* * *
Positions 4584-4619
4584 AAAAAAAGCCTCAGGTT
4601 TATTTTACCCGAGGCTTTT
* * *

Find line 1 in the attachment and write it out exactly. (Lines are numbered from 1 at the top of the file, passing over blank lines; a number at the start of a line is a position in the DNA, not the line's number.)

Positions 4584-4619